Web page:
Noah says doping accusations were wake-up call
Former French Open champion Yannick Noah says his accusations of
doping being rife in Spanish sport were intended as a global
wake-up call to sports authorities he feels should be doing more to
catch drug cheats – yet he maintains his belief that Spain is
In an interview with a French newspaper last week, Noah accused
Spanish athletes of widespread doping. He said the only way to
level the playing field for struggling French and other athletes
would be to allow everyone to use the ”magic potion,” or banned
”If I chose this turn of phrase, it was to address the
authorities … in order to start a debate,” Noah said Friday on
the website of newspaper Le Monde that published his comments last
Those accusations drew criticism from Spanish athletes such as
10-time Grand Slam champion Rafael Nadal, and from the French
Tennis Federation, which distanced itself from Noah.
”I am a bit frustrated that there are two weights and two
measures in terms of doping, whether it’s Spain or another
country,” Noah continued. ”Of course all Spanish athletes aren’t
doped … (But) are (the French) worse than the others? I don’t
Nadal said Noah should be banned from commenting in the media,
while Pep Guardiola, the coach of Barcelona soccer club, told him
to produce proof or stay quiet.
”I went through the same thing 30 years ago, when I was 20. I
spoke about doping and drugs and everyone had a go at me,” Noah
said. ”I couldn’t respond to everyone. To Toni Nadal, Rafael’s
uncle, who’s told his nephew never to say hello to me again. But
what do I care if he says hello to me or not?”
Noah, whose son Joakim plays for the Chicago Bulls, refused to
back down from his view that Spain remains tainted by doping.
He cited cases involving cyclist Alberto Contador’s positive
doping test when he won the 2010 Tour de France, world steeplechase
champion Marta Dominguez, and the Operation Puerto blood-doping
investigation as examples.
”The cyclist who ate some meat that helped him pedal faster and
who was cleared by his federation, the case of (Dominguez) stopped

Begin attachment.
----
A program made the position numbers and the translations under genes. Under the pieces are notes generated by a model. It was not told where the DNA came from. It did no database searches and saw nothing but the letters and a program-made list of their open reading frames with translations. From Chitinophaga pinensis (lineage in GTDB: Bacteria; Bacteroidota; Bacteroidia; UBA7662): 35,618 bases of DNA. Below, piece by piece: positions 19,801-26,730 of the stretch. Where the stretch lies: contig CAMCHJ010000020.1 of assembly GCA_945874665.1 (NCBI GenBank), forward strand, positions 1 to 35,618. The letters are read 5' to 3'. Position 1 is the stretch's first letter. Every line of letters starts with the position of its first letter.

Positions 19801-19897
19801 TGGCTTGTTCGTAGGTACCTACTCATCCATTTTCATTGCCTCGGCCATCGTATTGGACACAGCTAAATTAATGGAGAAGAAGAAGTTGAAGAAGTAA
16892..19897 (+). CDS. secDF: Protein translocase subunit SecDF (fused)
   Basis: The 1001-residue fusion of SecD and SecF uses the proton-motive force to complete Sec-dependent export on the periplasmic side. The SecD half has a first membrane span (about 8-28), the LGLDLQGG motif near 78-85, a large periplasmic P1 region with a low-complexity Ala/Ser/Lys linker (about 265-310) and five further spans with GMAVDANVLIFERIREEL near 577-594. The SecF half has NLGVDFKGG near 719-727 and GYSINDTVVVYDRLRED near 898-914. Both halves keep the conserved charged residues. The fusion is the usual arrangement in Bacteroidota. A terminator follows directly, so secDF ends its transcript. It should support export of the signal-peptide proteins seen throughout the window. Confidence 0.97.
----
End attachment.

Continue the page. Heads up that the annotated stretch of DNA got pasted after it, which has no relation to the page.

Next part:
by the police and then cleared,” Noah said. ”My question is the
following: Is this not all orchestrated? In the Puerto case, I have
the feeling that the affair has been smothered, that names have
Dominguez was among 14 people detained in December 2010 as part
of the ”Operation Galgo” doping investigation, but a Madrid court
cleared her of doping and of trafficking performance-enhancing
This led to an investigation into Spain’s Civil Guard for
irregularities in managing her case.
Seven people linked to Puerto will stand trial in Spain, facing
up to two years in prison. They include sports doctor Eufemiano
Fuentes, former Liberty Seguros team boss Manolo Saiz and five
others arrested in 2006 on suspicion of providing doping services
Puerto implicated more than 50 cyclists but Spanish sports
bodies could not use evidence to ban athletes because of Spanish
law, which has since changed.
On Thurday, sport’s highest court completed a four-day hearing
into Contador’s 2010 Tour case. Hu must wait until early next year
to find out if he will be stripped of his title.
Contador’s defense is that eating contaminated steak caused his
positive tests for clenbuterol.
”I am against all forms of doping but I’m hypersensitive when
it comes to injustice. There are too many cheats winning these
days. In Spain and elsewhere,” Noah said. ”At which point is an
athlete considered to have doped? When he takes a product that
makes him run faster, makes him stronger, helps him recover more
quickly? Or when he tests positive? The answer to the question is
not the same, depending on the country.”
Noah blamed the media for not being aggressive enough on doping
”There are side effects which you never read about on the front
pages of the newspapers,” he said. ”We know there have been
problems in the past with Italian footballers who are now seriously